Evolutionary Ecology

, Volume 26, Issue 5, pp 1253–1274 | Cite as

Methodological issues and advances in biological meta-analysis

  • Shinichi NakagawaEmail author
  • Eduardo S. A. Santos
Original Paper


Meta-analysis has changed the way researchers conduct literature reviews not only in medical and social sciences but also in biological sciences. Meta-analysis in biological sciences, especially in ecology and evolution (which we refer to as ‘biological’ meta-analysis) faces somewhat different methodological problems from its counterparts in medical and social sciences, where meta-analytic techniques were originally developed. The main reason for such differences is that biological meta-analysis often integrates complex data composed of multiple strata with, for example, different measurements and a variety of species. Here, we review methodological issues and advancements in biological meta-analysis, focusing on three topics: (1) non-independence arising from multiple effect sizes obtained in single studies and from phylogenetic relatedness, (2) detecting and accounting for heterogeneity, and (3) identifying publication bias and measuring its impact. We show how the marriage between mixed-effects (hierarchical/multilevel) models and phylogenetic comparative methods has resolved most of the issues under discussion. Furthermore, we introduce the concept of across-study and within-study meta-analysis, and propose how the use of within-study meta-analysis can improve many empirical studies typical of ecology and evolution.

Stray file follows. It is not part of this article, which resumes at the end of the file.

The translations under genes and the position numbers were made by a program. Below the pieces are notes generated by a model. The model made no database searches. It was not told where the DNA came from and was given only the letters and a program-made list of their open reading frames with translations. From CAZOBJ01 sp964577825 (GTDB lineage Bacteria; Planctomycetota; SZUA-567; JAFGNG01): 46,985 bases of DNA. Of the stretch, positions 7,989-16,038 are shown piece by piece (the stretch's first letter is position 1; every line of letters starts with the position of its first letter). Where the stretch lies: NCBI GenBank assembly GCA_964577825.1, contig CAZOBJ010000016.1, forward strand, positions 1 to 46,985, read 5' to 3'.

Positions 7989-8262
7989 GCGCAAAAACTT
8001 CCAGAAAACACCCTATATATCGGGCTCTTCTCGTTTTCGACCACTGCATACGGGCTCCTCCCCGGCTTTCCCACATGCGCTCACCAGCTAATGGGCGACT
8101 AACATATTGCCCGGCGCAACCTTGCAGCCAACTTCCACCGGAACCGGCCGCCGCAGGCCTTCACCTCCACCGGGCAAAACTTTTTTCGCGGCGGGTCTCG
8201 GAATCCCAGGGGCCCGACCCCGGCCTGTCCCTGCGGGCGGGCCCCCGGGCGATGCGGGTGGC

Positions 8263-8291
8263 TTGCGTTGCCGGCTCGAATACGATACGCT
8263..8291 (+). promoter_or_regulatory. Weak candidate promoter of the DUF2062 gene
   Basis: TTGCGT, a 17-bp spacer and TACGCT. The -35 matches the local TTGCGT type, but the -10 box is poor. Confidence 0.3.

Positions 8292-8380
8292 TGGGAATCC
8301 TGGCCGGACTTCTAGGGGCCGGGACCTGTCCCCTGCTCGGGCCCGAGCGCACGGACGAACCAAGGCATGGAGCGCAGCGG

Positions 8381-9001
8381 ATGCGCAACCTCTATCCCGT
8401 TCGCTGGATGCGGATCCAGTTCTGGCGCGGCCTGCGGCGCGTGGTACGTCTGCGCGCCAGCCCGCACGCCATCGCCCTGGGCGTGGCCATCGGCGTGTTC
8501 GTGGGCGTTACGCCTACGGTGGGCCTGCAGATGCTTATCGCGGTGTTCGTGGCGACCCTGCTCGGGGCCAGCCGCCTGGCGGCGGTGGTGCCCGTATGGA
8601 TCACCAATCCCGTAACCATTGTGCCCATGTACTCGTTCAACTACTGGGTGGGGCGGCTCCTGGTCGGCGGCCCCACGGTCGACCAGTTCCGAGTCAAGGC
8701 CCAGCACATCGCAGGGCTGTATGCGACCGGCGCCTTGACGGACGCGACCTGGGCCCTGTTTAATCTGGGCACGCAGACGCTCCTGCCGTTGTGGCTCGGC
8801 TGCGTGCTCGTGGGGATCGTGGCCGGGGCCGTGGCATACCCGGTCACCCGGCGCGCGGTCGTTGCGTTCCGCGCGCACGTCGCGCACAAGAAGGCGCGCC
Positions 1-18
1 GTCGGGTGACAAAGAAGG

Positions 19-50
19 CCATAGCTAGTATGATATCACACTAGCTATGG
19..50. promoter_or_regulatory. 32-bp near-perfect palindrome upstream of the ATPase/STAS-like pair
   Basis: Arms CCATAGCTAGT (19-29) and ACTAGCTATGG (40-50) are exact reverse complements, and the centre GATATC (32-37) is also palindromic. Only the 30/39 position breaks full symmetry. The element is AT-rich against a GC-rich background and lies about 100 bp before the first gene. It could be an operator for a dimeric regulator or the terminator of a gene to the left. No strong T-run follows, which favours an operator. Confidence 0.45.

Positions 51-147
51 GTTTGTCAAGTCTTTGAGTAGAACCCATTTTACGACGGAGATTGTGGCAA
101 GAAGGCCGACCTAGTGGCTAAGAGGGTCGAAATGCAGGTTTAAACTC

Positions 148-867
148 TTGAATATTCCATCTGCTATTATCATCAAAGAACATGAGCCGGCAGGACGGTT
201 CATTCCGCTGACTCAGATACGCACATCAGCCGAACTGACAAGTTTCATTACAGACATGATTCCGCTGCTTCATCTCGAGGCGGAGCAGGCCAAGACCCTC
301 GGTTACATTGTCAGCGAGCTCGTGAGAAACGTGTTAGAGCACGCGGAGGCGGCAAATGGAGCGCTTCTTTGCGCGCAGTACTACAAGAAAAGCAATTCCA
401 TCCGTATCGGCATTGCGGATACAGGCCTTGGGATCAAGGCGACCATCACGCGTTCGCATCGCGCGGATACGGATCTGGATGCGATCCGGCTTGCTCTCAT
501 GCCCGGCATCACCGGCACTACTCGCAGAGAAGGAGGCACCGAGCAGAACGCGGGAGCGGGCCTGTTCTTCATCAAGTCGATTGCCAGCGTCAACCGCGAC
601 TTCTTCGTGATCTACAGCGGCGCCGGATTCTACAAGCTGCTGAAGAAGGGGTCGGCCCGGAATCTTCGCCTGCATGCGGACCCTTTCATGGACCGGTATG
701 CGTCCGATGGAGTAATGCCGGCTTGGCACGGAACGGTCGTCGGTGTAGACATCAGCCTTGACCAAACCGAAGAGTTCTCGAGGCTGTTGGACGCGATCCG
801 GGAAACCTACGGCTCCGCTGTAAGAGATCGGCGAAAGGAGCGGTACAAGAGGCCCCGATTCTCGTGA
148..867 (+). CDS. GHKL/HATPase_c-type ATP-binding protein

Fixed-effect meta-analysis Random-effects meta-analysis Meta-regression Egger’s regression I2 Heterogeneity Multivariate meta-analysis Trim and fill method 



The authors thank J. Endler for conceiving this special issue and E. Schlicht, S. Chamberlain, M. Lagisz and two anonymous reviewers for the comments on an early version of this paper. S.N. acknowledges the Humboldt Fellowship and Marsden Fund for support and also is grateful to B. Kempenaers for hosting and providing an excellent working environment at the MPIO. E.S.A.S. acknowledges the support of a University of Otago PhD Scholarship.


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© Springer Science+Business Media B.V. 2012

Authors and Affiliations

  1. 1.Department of ZoologyUniversity of OtagoDunedinNew Zealand
  2. 2.Max Planck Institute for OrnithologySeewiesenGermany

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